Action Steps for Katy Families
The Willowfork Fire Department is making numerous public appearances in support of this year’s Fire Prevention Week campaign, “Look. Listen. Learn." The fire department has also been making rounds to Katy ISD schools educating students on how to make a family plan and be safe during the event of a house fire.
Jason Tharp of Harris County ESD 48 says families need to set up home family plan and practice exit drills. This is a also a good time to check smoke alarms and fire extinguishers, and talk to your family about fire safety. Visit www.firepreventionweek.org.
Attend an Open House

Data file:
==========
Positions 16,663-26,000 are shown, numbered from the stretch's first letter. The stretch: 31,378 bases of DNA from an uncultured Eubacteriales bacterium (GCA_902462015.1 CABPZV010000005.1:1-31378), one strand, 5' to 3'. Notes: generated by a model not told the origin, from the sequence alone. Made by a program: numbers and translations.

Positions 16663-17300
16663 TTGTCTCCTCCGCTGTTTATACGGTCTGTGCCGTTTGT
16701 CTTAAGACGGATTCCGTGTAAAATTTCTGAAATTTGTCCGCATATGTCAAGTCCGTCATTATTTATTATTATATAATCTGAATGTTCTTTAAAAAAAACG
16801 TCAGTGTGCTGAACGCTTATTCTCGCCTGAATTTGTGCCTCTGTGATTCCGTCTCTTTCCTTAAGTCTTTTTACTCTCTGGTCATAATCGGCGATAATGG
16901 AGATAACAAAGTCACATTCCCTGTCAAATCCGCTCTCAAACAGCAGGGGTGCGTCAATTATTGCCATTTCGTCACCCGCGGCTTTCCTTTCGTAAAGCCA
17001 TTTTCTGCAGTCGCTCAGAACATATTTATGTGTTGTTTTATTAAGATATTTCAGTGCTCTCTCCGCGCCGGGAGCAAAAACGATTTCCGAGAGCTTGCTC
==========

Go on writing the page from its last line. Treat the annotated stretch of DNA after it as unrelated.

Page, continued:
Harris County ESD 48
Harris County ESD 48 will hold Open Houses on October 28th at three stations.
Station 3 located at 1773 Westgreen Blvd.
Station 4 at 22855 Franz Rd.
Station 5 at 21201 Morton Rd.
Memorial Hermann Life Flight will be at Station 5, an annual blood drive, are more exciting events!
Willowfork Fire Department
The Willowfork Fire Department will be hosting a free Fire Prevention Open House on October 13, 2018 at Fire Station #1 located at 24655 Westhiemer Parkway, Station #2 at 26950 Cinco Ranch Blvd, and Station 3 at 2700 Spring Green Blvd Katy, TX 77494.